Commodity-Based Economy – Is it Good or Bad and Why?

Commodity-Based Economy

A commodity is a physical type of good in economics that can be purchased, sold, or traded for similar economic value goods. Natural resources, such as oil, and staple crops, such as corn, are two examples of commodities. Like other asset classes such as bonds, Commodities have value and can be exchanged on free markets.  Commodities, like other properties, can fluctuate in price due to supply and demand on commodity markets as well.


A product has the following two characteristics in terms of economics. First, it is a product that is manufactured and/or marketed by a variety of companies or manufacturers. Second, consistency is consistent across companies that manufacture and distribute it. It isn’t easy to differentiate between the products of one company and those of another. Fungibility is the term for this consistency.

Coal, gold, and zinc are all examples of raw materials that are processed and graded according to industry requirements, making them easy to trade. However, Levi’s jeans will not be considered a commodity. Clothing is a finished product, not a base material, even though everybody wears it. This is referred to as product differentiation by economists.

The term “commodity” does not apply to all raw materials. Natural gas, unlike oil, is too costly to transport across the world, making it impossible to set global prices. Instead, it is most likely traded on a regional level. Another example is diamonds, which differ too much in quality to be sold as graded goods due to the large scale required.

What constitutes a product can shift over time as well. In the United States, onions were traded on commodities markets until 1955, when Vince Kosuga, a New York farmer, and his business partner, Sam Siegel, attempted to corner the market. What’s the end result? Consumers and producers were outraged when Kosuga and Siegel entered the market and made millions. With the Onion Futures Act of 1958, Congress made trading in onion futures illegal.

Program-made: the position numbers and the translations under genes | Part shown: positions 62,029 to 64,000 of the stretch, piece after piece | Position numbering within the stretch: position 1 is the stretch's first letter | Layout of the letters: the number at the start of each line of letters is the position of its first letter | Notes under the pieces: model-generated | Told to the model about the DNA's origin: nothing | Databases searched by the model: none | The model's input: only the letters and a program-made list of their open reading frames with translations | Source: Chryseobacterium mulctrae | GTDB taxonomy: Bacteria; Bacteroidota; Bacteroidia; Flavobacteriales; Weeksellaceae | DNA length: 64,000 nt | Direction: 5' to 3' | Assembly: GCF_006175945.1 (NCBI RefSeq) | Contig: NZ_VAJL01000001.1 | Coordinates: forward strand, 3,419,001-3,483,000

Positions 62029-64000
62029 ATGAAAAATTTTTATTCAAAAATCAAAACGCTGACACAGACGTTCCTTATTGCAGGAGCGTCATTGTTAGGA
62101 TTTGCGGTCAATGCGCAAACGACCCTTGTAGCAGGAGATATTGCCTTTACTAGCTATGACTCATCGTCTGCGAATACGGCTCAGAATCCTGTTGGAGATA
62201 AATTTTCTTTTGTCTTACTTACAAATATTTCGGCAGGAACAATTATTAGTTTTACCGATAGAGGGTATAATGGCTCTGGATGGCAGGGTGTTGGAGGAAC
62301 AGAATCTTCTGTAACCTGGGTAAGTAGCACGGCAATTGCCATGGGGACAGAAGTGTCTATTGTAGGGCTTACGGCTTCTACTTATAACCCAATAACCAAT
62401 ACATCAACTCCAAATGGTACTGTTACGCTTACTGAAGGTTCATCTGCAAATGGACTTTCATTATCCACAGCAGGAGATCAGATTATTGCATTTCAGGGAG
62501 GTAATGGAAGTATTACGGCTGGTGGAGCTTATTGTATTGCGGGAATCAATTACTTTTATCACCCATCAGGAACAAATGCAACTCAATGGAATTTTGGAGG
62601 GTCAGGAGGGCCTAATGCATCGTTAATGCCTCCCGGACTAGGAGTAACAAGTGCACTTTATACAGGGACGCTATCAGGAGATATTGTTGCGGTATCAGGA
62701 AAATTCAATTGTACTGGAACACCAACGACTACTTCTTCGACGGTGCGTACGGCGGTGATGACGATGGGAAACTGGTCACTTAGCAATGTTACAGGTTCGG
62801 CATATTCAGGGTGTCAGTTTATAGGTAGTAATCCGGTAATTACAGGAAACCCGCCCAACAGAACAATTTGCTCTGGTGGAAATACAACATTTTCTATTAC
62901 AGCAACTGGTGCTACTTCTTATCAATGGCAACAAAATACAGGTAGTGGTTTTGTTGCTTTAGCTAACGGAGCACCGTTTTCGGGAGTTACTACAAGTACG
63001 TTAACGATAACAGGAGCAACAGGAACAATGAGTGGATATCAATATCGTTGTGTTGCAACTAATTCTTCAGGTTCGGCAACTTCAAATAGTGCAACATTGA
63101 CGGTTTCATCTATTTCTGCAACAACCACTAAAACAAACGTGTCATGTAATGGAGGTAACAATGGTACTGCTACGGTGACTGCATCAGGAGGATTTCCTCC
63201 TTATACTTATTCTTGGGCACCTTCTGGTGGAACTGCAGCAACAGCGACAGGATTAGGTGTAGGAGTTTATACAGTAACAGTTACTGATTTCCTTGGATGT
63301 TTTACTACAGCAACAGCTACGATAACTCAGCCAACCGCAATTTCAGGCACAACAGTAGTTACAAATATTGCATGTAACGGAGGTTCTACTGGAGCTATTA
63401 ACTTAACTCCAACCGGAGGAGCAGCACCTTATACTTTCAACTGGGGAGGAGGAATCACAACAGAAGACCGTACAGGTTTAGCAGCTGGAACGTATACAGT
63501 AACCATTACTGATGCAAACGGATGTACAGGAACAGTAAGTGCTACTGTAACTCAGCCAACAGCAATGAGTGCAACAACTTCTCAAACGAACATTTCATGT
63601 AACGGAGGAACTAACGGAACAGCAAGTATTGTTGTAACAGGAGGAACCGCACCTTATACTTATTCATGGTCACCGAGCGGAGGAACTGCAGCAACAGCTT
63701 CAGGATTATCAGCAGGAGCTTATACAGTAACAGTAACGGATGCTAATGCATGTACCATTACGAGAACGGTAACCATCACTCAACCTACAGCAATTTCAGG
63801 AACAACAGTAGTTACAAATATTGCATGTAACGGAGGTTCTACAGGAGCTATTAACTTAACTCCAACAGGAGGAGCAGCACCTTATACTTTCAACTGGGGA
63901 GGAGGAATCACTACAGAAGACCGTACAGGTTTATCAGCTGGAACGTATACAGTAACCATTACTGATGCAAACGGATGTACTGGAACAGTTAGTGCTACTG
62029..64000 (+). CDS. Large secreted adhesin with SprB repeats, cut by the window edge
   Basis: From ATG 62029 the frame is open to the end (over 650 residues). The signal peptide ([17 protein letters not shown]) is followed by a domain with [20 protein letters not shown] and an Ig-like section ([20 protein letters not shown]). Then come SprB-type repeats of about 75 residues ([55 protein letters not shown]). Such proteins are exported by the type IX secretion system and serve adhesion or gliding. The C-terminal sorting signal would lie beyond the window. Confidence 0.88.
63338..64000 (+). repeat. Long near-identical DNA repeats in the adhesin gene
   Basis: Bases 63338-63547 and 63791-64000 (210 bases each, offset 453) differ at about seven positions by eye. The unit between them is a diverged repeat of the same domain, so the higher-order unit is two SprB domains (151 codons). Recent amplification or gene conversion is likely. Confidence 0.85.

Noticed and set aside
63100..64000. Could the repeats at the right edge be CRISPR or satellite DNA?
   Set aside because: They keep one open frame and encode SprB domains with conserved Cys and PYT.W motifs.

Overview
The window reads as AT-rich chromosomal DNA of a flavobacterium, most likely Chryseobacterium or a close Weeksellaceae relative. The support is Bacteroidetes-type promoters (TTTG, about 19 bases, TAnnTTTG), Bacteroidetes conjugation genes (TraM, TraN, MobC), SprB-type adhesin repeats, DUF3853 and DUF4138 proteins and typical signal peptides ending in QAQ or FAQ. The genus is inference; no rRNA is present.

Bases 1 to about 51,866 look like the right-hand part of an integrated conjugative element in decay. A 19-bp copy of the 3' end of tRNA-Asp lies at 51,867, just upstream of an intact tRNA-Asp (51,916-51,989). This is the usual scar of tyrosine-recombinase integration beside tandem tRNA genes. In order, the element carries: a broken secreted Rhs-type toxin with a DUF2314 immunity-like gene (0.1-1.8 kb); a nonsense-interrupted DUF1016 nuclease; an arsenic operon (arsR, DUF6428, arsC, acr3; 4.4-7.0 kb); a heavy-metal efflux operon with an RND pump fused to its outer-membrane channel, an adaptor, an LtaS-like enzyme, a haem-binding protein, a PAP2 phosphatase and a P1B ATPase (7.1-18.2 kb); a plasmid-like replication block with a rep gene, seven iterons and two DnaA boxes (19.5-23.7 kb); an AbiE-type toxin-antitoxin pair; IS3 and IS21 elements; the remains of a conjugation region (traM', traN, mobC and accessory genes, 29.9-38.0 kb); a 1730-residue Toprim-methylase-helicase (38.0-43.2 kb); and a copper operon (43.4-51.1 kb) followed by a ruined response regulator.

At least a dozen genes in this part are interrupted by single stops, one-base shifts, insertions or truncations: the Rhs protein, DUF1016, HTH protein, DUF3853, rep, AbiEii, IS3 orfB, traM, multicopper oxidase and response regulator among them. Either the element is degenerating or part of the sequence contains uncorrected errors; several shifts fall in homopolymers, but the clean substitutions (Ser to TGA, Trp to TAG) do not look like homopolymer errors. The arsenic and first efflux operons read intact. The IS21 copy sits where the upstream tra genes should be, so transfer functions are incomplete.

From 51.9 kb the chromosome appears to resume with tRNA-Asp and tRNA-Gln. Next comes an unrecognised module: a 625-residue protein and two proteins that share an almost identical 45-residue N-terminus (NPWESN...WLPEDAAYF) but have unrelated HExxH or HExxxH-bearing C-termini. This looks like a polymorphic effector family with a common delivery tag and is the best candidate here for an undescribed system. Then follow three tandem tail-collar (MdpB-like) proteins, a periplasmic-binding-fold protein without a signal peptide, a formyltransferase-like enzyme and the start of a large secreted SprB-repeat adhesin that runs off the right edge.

Markets and Trading

Commodities, including stocks and bonds, are traded on free markets. Most trading in the United States occurs at the Chicago Board of Trade or the New York Mercantile Exchange, though some trading still takes place on the stock exchanges. These markets develop commodity trading rules and units of measurement, making goods easier to exchange. For example, corn contracts are for 5,000 bushels of corn, with a price per bushel set in cents.

Commodities are sometimes referred to as futures because trades are made for delivery later, usually because a good requires time to develop, harvest, or extract and refine. Corn futures, for example, come in four different delivery dates: March, May, July, September, and December. Commodities are typically sold for their marginal cost of production in textbook scenarios, but the real world’s price could be higher due to tariffs and other trade barriers. ​

This type of trading has the advantage of allowing growers and producers to collect payments in advance, providing them with liquid capital to invest in their companies, take income, pay down debt, or increase output. Buyers prefer futures because they can boost their holdings by taking advantage of market dips. Commodity markets, like commodities, are prone to market fluctuations.

Commodity prices affect both buyers and sellers, as well as customers. For example, as crude oil price increases, gasoline’s worth makes shipping goods more costly.

In conclusion

A commodity-based economy will always be a tricky subject, not only because of its depletion but because of global crisis and politics, on a much larger scale. While a long time ago commodities were the only way of trading and doing any transactions for other goods, we evolved far beyond that, and there are other solutions. Having liquid capital is great, but in a modern world where we have many options we can explore, maybe it’s time to try them out finally. Let’s see if politics and money let us do so and what will bring.

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